There aren’t greeting cards that congratulate a person on not having cancer. I checked.
I don’t mean a card that says “We’re glad you’re not one of the 12,251,757 who are diagnosed annually!” kinda cards. I mean a card that says, “We’re glad your doctor came back and said what he thought could’ve been cancer never was!”
You’d think there’d be outward celebrations everywhere of patients’ elation at being told a growth or “potential positive” test came back as non-cancerous. There must be. But of course you’d never know, especially by the lack of greeting cards and also by the lack of Google results.
And here’s where I got to thinking: The instant you hear from your doctor: “The tests came back; It’s not cancer!” you’re supposed to thank the doctor, slink away, celebrate internally, and hold deference to those 12,251,757 others worldwide who aren’t told that. And more so to the 7,627,761 who die each year worldwide because of cancer.
Cancer’s a shitty thing to deal with. After all, more than 62% of those who are diagnosed never beat it. But there’s a place in our lives to support cancer patients, to celebrate individual patient triumphs, and to support causes that help fight it. And that place is not when my doctor has just told me that I don’t have cancer.
Because the rest of us who are told “you could have cancer” should become the Kanye West to the real cancer patients’ Taylor Swift and invite yourself on stage, paw at the mic, apologize for your exuberance, then lay into why life is so fucking great that a medical professional and his or her team of laboratory scientists have determined that the growth, or lump, or “odd-acting” cells of which you had to provide a sample is not cancer.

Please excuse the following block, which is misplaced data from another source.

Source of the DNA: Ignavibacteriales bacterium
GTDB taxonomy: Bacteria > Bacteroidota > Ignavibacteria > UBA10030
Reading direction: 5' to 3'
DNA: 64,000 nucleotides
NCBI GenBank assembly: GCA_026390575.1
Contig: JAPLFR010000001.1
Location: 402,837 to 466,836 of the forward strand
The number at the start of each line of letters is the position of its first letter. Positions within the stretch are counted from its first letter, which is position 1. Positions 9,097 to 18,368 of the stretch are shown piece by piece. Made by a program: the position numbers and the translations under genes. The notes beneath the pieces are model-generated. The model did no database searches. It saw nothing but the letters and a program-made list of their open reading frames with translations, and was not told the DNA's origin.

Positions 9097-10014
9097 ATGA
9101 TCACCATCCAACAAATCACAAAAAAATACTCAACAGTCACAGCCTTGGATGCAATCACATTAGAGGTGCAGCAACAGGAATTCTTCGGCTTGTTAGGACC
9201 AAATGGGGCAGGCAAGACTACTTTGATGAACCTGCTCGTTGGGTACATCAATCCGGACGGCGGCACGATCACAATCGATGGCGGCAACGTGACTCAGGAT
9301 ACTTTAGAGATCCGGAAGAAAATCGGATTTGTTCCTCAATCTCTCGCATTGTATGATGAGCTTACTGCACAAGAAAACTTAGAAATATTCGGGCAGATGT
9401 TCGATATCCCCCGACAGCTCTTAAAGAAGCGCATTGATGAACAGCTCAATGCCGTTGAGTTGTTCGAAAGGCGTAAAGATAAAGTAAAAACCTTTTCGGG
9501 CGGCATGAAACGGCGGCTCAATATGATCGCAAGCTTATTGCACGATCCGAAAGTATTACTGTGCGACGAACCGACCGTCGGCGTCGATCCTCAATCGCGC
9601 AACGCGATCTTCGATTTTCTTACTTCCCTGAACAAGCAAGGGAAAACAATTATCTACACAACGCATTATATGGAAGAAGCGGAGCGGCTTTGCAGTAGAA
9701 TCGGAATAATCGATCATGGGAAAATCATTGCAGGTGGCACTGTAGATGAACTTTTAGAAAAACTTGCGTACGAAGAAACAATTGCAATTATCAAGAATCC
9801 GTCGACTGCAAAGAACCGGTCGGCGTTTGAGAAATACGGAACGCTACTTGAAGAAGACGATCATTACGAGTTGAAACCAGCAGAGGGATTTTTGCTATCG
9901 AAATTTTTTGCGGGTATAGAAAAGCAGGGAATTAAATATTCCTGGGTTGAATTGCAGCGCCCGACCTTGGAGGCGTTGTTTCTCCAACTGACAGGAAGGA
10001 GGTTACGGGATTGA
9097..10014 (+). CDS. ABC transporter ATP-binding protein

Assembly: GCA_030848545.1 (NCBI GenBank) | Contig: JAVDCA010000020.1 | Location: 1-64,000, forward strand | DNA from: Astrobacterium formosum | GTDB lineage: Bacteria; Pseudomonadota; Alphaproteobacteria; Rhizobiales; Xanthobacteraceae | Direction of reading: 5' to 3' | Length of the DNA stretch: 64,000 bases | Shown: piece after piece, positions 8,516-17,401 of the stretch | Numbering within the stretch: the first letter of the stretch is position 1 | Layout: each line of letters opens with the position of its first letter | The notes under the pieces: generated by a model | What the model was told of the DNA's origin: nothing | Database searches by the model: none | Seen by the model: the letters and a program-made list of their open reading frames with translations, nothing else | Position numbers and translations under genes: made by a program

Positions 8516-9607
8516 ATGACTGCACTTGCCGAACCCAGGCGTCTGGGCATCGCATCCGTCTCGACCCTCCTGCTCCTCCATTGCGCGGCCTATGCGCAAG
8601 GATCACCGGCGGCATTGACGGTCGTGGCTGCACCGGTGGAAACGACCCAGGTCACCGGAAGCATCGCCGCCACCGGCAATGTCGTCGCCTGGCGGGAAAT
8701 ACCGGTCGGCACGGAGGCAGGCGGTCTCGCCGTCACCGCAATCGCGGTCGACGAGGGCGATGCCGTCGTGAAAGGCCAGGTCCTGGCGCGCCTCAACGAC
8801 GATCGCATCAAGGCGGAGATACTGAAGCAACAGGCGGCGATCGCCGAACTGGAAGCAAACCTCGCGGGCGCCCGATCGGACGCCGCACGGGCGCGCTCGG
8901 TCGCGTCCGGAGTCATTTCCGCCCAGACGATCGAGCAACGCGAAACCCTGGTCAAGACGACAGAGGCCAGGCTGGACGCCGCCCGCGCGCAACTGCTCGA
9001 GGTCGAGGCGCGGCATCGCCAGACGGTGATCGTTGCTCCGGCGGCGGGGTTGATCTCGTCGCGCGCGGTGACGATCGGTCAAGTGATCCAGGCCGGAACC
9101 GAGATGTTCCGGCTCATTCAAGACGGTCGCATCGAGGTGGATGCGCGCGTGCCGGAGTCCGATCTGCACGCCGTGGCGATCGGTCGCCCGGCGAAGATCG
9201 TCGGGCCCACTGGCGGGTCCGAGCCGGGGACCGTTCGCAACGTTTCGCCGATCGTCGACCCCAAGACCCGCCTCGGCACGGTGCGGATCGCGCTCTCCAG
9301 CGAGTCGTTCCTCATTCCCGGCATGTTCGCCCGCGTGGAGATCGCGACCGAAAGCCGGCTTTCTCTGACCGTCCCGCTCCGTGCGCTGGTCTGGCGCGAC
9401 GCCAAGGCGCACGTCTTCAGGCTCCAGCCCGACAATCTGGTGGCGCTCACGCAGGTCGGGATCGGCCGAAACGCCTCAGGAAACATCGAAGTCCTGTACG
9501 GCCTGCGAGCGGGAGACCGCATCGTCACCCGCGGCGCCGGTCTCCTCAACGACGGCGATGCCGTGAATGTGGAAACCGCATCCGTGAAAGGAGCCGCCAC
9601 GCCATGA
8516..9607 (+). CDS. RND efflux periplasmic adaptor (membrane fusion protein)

And here’s why you — who’s just been told the best fucking news that you’ve probably been told in your life — should celebrate:
- You got the call from the doctor’s office urging you to come in for an appointment.
- You got the stack of lab orders asking for every possible bodily fluid you could provide.
- You showed up to the doctor wondering if you had just months to live.
- You had to hear “some of your lab tests came back and they looked worrisome.”
- You went numb not comprehending much after hearing “It could be cancer.”
- You had to endure the agony of the near-boilerplate answer to all of your questions, which was: “We just won’t know until we conduct more tests.”
- You had to go to sleep every night worrying if you would be fine eventually.
- You had to bust your ass to think positive about what you would do with whatever amount of time left you would have.
So for these and an unending list of the other similar considerations, those of us who are eventually told by our doctors that what was biopsied, what was scanned, or what was removed wasn’t cancer, are allowed to celebrate. Because it’s only after someone is given the time and space to celebrate his or her good news can that person then help yet another person (including cancer patients) celebrate their news worth celebrating.
Everyone gets their chance.